The inescapable relevance of Darwinism
Mark K. writes:
Some people may consider discussions of Darwinism superfluous and not binding on our social and political realities in America. But on a visit to the supermarket, I noticed Jimmy Carter’s book “Our Endangered Values” being promoted. I picked it up and leafed through it and what do I see inside—a chapter on Darwinian evolution. Carter tries to make a case for a peaceful co-existence between Darwinist theory and the Christian world view. I also had noticed in Alan Dershowitz’s book “Blasphemy”—a critique of the influence of “right-wing fundamentalism” on the legal interpretation of American history and the Constitution—a chapter on Darwin. Dershowitz makes the case that if theism should not be the foundation for our political and legal charters, what replaces it is biological and cultural progressivism (best encapsulated as evolution). So in fact the myth of Darwinian evolution is coming into our social, political and legal discourses. Of course in Europe it already has established itself as THE progressivist paradigm. Interestingly enough Ruth Bader Ginsberg said a few years ago that American constitutional jurisprudence should look at European laws for help in interpreting the U.S. Constitution. So Darwinism is very much a critical underpinning that merits discussion.Mark’s remarks are significant in light of the recent comment by E. in Florida that discussions of atheism and Darwinism are a pointless distraction. The whole controversy, says E., has been unnecessarily manufactured by believers, of whom he remarks (echoing Barack Obama) that they have some irrational “need” for a god.
What intelligent, conservative agnostics and atheists such as E. need to understand is that even if they personally don’t believe in God and consider the God vs. Darwinism issue both irrevocably settled (in favor of Darwinism) and irrelevant to any true concerns, the world does not share their indifference. Darwinist atheism is not simply a neutral “truth” that people are free to believe or not to believe. It is an expansive creed, seeking to dominate and transform society and suppress traditional beliefs. American society, including the very idea of limited government, is based on a religious understanding of existence. Government must be limited because man is an imperfect, “fallen” being driven by desire for power. Officially atheist societies, such as Europe has become, have no notion of human sin (except of course for the deadly sin of violating the strictures against non-discrimination), and therefore they have no rational basis for limiting human power and making it accountable. The upshot is that if one believes in freedom, one needs to be concerned about the move of the West toward the establishment of atheism/Darwinism as its official creed.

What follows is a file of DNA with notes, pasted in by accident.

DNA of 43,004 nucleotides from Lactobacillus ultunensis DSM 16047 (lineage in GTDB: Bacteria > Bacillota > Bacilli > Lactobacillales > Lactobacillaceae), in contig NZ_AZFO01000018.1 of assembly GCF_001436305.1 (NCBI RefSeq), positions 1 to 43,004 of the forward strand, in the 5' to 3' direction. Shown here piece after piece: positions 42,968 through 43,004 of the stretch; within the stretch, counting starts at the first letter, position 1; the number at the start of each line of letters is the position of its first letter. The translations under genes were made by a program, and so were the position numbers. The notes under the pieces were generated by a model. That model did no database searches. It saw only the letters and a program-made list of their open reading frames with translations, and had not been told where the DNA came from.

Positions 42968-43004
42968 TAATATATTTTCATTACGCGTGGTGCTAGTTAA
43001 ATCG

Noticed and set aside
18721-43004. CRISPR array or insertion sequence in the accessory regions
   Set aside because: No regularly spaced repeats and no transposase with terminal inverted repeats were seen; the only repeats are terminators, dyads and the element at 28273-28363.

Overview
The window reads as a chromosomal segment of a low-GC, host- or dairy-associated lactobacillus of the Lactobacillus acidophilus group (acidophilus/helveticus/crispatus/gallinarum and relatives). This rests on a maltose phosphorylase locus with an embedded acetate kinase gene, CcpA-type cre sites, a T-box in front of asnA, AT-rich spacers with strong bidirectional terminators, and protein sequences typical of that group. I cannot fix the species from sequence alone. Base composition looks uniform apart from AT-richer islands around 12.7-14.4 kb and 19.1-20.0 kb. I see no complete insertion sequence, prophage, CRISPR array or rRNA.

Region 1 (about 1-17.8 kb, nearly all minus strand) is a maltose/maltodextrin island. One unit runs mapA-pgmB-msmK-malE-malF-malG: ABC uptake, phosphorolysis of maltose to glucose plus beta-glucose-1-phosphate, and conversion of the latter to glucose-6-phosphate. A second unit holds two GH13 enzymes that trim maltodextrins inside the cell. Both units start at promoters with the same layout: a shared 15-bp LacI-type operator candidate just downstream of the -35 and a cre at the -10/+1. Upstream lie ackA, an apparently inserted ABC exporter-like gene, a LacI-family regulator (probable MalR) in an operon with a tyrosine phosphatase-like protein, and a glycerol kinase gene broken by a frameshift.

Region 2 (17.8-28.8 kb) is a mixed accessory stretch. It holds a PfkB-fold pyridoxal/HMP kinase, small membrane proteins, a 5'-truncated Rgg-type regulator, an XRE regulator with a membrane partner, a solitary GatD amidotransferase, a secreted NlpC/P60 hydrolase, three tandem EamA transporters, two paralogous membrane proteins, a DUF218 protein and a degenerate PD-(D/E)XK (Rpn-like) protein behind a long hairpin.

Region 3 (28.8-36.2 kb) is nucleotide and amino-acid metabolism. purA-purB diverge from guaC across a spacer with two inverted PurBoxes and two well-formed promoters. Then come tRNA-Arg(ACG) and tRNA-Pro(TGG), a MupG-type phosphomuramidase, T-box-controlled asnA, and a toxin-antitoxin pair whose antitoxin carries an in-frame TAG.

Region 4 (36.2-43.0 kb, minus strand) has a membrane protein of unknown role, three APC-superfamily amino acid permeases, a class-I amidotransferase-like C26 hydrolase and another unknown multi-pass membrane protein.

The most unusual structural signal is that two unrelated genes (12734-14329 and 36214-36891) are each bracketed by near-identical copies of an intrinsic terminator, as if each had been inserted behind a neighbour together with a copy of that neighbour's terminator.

Last January, after the paleoconservative Catholic writer John Zmirak had expressed his complete disdain for white people who think that race is important, the blogger Dulle Griet wittily commented: “Mr. Zmirak, you may not be interested in race, but race is interested in you.” Given the steady move of the West toward quasi totalitarian societies with Darwinism as their state religion, it can be said with equal aptness to conservative non-believers: You may not be interested in the God vs. Darwin issue, but the God vs. Darwin issue is interested in you.
Bill in Maryland writes:
You write: “Darwinist atheism is not simply a neutral “truth” that people are free to believe or not to believe. It is an expansive creed … “Gintas writes:
This is from The American Spectator:Ben W. writes:
I heard an interesting comment about Darwinian evolution yesterday. The speaker said, “I don’t really feel any emotion when someone tells me that an antelope may have turned into a giraffe.” This struck me because I too don’t really care if animal 1 turns into animal 2—after all a wormy cocoon turns into a butterfly and it doesn’t disturb me. On the contrary, it is rather delightful to see the emergence of a butterfly from a “worm.”
Posted by Lawrence Auster at April 15, 2008 03:13 PM | Send